Cousin Rosamund is a more difficult read than the first two books in the Aubrey Trilogy (also known as The Saga of the Century), in ways I might tell about later. But this passage in which the Aubreys’ friend Nancy shares her expectant-mother thoughts sweetened the mood:
“You see, the thing isn’t a bit reasonable,” Nancy went on. “Oswald keeps on telling me how it happens, ovulation and all that, but it doesn’t explain anything. It’s not logical that two little things without any sense can get together and make a third thing, that suddenly gets sense and thinks and feels for itself and gets born and has a will of its own, and is a person. How can there be a person, suddenly, when there wasn’t before?”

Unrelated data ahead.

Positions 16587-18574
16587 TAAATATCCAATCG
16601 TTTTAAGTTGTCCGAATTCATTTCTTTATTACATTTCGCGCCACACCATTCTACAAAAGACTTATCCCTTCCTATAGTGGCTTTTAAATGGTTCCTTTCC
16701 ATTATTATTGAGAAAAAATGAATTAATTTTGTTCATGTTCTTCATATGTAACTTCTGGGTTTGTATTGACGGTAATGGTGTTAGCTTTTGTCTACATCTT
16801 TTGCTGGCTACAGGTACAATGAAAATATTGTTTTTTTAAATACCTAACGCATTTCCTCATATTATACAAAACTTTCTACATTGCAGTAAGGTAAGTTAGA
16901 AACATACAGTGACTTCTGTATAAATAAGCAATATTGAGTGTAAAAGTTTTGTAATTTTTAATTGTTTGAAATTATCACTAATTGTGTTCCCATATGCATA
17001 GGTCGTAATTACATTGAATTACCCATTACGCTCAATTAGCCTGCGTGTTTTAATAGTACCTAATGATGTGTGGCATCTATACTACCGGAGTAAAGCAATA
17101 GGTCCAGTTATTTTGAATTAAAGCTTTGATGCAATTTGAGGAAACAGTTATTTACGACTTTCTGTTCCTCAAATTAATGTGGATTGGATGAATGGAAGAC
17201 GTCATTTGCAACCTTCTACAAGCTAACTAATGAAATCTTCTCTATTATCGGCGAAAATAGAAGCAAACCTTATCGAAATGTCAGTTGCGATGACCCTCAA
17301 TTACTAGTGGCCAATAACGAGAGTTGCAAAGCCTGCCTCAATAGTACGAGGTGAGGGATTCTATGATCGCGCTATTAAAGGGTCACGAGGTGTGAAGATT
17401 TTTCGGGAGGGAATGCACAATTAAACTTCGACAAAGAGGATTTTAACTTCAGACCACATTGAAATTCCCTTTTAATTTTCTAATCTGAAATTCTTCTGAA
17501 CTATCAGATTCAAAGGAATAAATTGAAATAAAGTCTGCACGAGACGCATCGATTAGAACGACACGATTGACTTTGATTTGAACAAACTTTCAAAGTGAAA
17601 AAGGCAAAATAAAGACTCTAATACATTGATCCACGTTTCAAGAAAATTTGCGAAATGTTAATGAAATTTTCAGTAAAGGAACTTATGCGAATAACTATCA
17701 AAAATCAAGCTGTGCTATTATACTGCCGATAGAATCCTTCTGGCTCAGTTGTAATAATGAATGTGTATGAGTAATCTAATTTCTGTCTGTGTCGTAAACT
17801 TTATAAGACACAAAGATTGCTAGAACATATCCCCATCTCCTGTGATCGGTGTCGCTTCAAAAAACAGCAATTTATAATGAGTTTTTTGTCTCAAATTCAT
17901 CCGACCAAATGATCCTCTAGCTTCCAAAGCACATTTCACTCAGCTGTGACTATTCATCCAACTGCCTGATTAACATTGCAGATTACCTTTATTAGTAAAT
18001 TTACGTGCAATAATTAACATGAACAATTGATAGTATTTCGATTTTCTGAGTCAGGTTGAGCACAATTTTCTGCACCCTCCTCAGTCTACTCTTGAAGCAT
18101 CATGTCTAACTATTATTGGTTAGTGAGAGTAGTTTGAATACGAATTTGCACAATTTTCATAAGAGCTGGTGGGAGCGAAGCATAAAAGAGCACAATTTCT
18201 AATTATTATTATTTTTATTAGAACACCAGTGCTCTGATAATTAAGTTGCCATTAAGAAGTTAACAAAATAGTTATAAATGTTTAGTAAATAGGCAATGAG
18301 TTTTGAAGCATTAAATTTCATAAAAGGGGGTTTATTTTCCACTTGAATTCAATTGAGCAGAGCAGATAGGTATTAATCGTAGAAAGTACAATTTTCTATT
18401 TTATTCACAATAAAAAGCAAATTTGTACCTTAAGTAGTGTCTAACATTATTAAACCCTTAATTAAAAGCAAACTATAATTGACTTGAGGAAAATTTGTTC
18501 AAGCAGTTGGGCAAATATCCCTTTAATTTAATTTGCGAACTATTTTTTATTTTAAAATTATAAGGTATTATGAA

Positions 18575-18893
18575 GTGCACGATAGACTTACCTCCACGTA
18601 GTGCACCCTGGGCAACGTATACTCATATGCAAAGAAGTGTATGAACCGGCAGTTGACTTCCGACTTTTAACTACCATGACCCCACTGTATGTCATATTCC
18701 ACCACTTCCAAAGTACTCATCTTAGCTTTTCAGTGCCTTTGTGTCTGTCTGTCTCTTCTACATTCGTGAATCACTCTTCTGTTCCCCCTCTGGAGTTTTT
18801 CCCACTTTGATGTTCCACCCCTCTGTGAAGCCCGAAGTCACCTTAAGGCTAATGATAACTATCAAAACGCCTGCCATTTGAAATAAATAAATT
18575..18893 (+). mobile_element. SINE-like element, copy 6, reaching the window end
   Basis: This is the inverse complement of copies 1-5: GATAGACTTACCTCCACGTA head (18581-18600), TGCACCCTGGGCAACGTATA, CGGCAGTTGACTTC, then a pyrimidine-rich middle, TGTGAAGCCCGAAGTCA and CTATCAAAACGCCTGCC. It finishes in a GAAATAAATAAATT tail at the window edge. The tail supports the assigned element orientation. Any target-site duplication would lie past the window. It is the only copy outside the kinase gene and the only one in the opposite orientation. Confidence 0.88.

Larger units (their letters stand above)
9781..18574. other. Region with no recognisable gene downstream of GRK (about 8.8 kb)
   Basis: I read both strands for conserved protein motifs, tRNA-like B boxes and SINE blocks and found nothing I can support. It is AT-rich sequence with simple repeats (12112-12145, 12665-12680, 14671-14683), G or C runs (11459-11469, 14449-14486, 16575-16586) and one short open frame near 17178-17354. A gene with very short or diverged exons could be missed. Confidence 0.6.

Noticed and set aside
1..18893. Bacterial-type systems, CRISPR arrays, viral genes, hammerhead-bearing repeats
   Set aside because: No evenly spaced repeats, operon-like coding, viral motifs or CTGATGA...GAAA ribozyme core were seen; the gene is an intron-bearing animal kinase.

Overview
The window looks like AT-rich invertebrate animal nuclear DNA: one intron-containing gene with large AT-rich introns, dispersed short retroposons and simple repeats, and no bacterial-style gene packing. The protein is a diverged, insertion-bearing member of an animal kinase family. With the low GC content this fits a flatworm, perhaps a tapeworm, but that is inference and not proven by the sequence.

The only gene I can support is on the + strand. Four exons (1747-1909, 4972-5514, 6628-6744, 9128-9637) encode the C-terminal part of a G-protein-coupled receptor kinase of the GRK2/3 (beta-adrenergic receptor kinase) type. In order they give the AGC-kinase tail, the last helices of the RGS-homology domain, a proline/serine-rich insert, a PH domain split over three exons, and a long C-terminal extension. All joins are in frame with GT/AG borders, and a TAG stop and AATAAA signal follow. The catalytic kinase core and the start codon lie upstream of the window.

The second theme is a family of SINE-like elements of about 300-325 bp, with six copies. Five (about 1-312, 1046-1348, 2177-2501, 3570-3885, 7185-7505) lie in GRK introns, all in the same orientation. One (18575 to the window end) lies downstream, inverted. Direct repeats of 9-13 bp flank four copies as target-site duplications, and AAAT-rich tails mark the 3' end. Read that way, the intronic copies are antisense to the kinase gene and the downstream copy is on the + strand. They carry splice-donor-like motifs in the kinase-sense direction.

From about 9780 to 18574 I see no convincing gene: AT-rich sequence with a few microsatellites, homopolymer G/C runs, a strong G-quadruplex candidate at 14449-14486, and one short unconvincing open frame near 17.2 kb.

“It’s a mystery,” agreed Aunt Milly.
“Yes, put it like that, it’s against nature,” said Aunt Lily.
“And think of it happening all the time,” Nancy went on. “And all these people that come into the world in this extraordinary way clinging on the earth, which is just a star like any other, and nobody knows how the stars come to exist. It’s all so odd that anything should be here.”
“I never thought of it before, but it would be more natural if there wasn’t anything at all,” said Aunt Milly.
“Yes, it’s all so unnatural that there must be a meaning to it,” said Nancy, glowing. “They always say so in church but you only half-believe it, but having a baby, it’s more extraordinary than anything they tell you in church. I don’t know what it all means,” she proclaimed, “but I feel that I might know any minute now.”
-Rebecca West in Cousin Rosamund